Trafficking in persons is a serious crime that involves the abuse of human rights. It is a widespread problem in most parts of the world and its victims are often people of a low socioeconomic standing (Mapp et al., 2016). This paper describes a case of trafficking in persons, steps taken to rescue the victims, and their rehabilitation and reintegration back into society. A reflection on how similar cases could be addressed in the future is also provided.
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Description of the Case
The case involved a group of three Thai men who saw a promising job advertisement in the local newspaper. The job entailed working as chefs in a South African restaurant that was about to be opened. The expected monthly salary was approximately 1300 Australian dollars, which seemed to be a lot considering their current wages. Other benefits included accommodation and travel aid (visas and plane tickets) as well as a friendly working environment (World Vision, n.d.). Wanchai, one of the three men, called the number on the advertisement and met with the recruitment agent, who took their details and arranged for their travel within 30 days.
Upon arrival to South Africa, Wunchai and his friends were taken to a dingy building and were locked in separate rooms. It turned out that they had been taken as sex slaves. Other men would come to have sex with them forcefully. Having realized this, they protested and tried to escape. However, the building was guarded by armed, heavily built men who beat them up whenever they resisted. They later noticed that other African and Asian men were also held hostage in the building. One of the men managed to escape a few months later when they were allowed to leave the building with their clients.
Steps Taken to Rescue the Victims
The escapee went to the Thai consulate in South Africa and explained their plight. Immediate action was taken because the authorities at the consulate informed the local police. The escapee worked together with the policemen, leading to the release of other men who had been held hostage in the building. Wanchai and his friends testified about their experiences at the consulate and were repatriated to Thailand.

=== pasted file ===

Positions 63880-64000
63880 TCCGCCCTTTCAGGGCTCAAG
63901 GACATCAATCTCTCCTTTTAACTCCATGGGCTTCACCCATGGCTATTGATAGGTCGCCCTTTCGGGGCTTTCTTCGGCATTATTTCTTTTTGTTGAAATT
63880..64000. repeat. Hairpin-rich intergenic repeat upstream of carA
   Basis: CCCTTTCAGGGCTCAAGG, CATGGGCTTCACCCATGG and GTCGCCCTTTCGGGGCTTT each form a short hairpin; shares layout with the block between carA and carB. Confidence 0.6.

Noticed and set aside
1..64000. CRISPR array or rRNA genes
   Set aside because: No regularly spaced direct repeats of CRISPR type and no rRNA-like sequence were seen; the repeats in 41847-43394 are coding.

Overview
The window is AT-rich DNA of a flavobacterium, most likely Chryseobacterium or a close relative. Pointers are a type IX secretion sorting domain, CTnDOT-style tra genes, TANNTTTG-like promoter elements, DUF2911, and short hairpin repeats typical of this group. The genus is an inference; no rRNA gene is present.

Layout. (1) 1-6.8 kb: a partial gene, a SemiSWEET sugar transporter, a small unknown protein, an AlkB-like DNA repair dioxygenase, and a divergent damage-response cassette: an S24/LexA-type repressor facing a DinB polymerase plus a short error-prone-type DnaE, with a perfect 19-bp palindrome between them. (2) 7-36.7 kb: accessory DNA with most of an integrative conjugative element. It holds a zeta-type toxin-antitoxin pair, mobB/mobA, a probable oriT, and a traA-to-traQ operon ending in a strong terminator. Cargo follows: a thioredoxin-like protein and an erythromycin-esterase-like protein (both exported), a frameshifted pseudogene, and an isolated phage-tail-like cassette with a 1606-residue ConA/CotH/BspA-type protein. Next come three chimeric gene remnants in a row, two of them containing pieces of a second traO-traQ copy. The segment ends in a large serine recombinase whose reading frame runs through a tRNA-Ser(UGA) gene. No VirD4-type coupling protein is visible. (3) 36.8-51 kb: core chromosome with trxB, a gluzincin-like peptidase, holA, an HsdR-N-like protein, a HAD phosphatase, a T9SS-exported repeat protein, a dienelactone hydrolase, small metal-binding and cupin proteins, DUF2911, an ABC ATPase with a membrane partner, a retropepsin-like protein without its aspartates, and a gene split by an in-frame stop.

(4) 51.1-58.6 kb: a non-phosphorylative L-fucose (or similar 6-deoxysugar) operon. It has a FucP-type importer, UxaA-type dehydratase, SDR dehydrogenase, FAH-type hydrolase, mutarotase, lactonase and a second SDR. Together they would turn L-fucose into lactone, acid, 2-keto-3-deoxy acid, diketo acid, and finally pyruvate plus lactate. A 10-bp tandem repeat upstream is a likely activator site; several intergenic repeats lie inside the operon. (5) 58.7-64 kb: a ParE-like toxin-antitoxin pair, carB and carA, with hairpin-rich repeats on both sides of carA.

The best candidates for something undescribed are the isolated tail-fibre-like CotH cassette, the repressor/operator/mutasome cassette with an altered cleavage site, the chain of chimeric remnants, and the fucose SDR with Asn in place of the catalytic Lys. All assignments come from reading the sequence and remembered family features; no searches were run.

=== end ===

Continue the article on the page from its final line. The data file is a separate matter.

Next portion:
Rehabilitation and Reintegration of the Victims
The case study does not explain any measures taken to support, rehabilitate, or reintegrate the victims back into society. It ends after Wunchai and his friends were repatriated to Thailand. Expatriation is a process of providing emotional and strategic support to expatriates (Baruch et al., 2016). Repatriation is the final step in the expatriation cycle. Traditionally, relocation to a foreign country is an emotional process because of impending uncertainties. Therefore, empathy and understanding are necessary for adjustment.
How Similar Cases would be Addressed
As a researcher and consultant of trafficking in persons, I would address similar cases by tracking down the director of the trafficking chain and reporting them to the relevant government authorities for legal action to prevent similar cases in the future. It would also be necessary to sensitize vulnerable populations about human trafficking, what to look out for, and steps for further action in case anybody found themselves in a similar situation. One critical step that was omitted in the above case study is the rehabilitation of the trafficking victims. Subjection to forced homosexual activity violated and traumatized the victims. Therefore, they needed to undergo medical treatment and counseling to ensure their physical and emotional stability (Rockinson-Szapkiw et al., 2017). Failure to do so could result in the development of post-traumatic stress disorder and other forms of mental health problems.
Trafficking in persons is a traumatizing experience that affects the physical and mental wellbeing of its victims. Therefore, they should receive medical and psychological treatment to help them overcome the situation. Consultants in human trafficking cases should also work hand in hand with law enforcement to end trafficking syndicates. Cooperating with local leaders to alert potential victims about cases of trafficking and how to respond to such situations could also minimize gullibility and reduce trafficking in persons.
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Baruch, Y., Altman, Y., & Tung, R. L. (2016). Career mobility in a global era: Advances in managing expatriation and repatriation. The Academy of Management Annals, 10(1), 841-889.
Mapp, S., Hornung, E., D’Almeida, M., & Juhnke, J. (2016). Local law enforcement officers’ knowledge of human trafficking: Ability to define, identify, and assist. Journal of Human Trafficking, 2(4), 329-342.
Rockinson-Szapkiw, A. J., Spaulding, L. S., Justice, J. M. S., & Owens, D. (2017). Identify, intervene, and advocate: Human services workers’ role in youth sex trafficking. Journal of Human Services, 37(1), 63-76.
World Vision. (n.d.). Trafficking in persons: A resource package [PDF document].